By Sarah Lybrand
As opposed to a commission-based financial planner, or the similarly-named “fee-based” planner— a fee-only financial planner charges only for their services and nothing more; they do not earn a commission or kickbacks for recommending certain products, making certain referrals, investing in certain funds, or by selling you additional services.
Fee-only advisors are widely considered the most trustworthy of all financial planners, as they have a fiduciary responsibility to act in the best interest of their client—and not in how best to line their pockets.
If it helps you remember, “Fee-Only” is widely seen as the “Only” trusted and reliable fee structure. While “Fee-Based” planners often “Base” their profits on taking both a service fee on top of a commission on certain investment products—in other words, a potential conflict of interest.
Another benefit of fee-only advisors is the range of services they can offer at a fair price. They’re free to suggest a wider array of solutions to help you reach your financial goals, since there’s no single company or corporate interest influencing their referrals. Of course, sticking to fee-only advisors doesn’t guarantee that you’ll always get good advice. But, it does improves the odds that you’ll be guided into investments in your best interest.
This model is best if you have a one-time need for financial planning, such as if you’re undergoing a life change like getting married or having a baby, and want some advice on how to keep your finances on track.
There are a few ways that fee-only financial planners collect fees from clients. Many charge a flat hourly or monthly rate. While this ensures you only pay for what you need, sometimes it’s irritating to have to pay for short visits, questions, or phone calls.
Another model is per-service fees for a la carte services made on your behalf. This arrangement allows advisors to work with a more diverse set of clients and provide a range of services. Keep in mind that for more holistic financial planning, this kind of fee structure can add up quickly.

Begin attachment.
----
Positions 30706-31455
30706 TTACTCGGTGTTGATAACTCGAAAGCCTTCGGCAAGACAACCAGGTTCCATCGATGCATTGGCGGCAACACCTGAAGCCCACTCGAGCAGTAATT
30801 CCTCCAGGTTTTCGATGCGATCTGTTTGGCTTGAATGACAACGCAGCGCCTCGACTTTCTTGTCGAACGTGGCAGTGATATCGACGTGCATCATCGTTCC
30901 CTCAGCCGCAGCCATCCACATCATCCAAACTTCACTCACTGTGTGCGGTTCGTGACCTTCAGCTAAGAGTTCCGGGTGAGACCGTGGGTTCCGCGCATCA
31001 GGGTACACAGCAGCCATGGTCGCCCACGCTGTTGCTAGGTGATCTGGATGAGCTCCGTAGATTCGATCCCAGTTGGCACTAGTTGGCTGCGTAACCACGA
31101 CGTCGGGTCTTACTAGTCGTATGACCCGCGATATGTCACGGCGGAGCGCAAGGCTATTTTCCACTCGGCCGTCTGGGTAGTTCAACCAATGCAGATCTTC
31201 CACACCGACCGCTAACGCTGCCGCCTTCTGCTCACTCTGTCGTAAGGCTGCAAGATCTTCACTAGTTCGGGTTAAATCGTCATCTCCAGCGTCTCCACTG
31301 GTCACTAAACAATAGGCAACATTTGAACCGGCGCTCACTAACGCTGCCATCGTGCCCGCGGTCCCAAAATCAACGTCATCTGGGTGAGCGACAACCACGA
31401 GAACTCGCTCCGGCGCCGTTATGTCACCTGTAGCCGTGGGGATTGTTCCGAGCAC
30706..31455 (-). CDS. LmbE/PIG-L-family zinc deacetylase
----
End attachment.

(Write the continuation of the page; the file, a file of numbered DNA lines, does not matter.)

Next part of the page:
Finally, some fee-only financial advisors charge a percentage of all assets under management, an amount debited from your account every quarter. This model typically appears in advisors with high-net-worth clients, and often amounts to higher fees than other models. This arrangement may also give the advisor a slight to build and keep your assets high. This is the most common arrangement, and the best one if you’re looking for an advisor who will oversee your accounts on an ongoing basis and make adjustments on your behalf.
The exact cost of a fee-only financial planner depends on several factors, including, your location, an advisor’s preferred fee structure, and the services you require. However, fee-only financial planners generally cost between $150 to $300 per hour, or an average of $1,000 to $3,000 per year (clients with a higher net worth paying a percentage of assets could pay more). Expect that experienced advisors will charge higher rates.
Look to the Certified Financial Planners Board for a directory of fee-only financial planners (make sure to check off “fee-only” when searching by zip code) or visit the National Association of Personal Financial Advisors’ (NAPFA) website for a search tool to help you locate qualified fee-only advisors.
Knowing that your financial planner has only the incentive to help you build, grow, and manage your money according to your best interests—and not to sell you services for their own gain—just might be the peace of mind you need to get started on your way to financial success.
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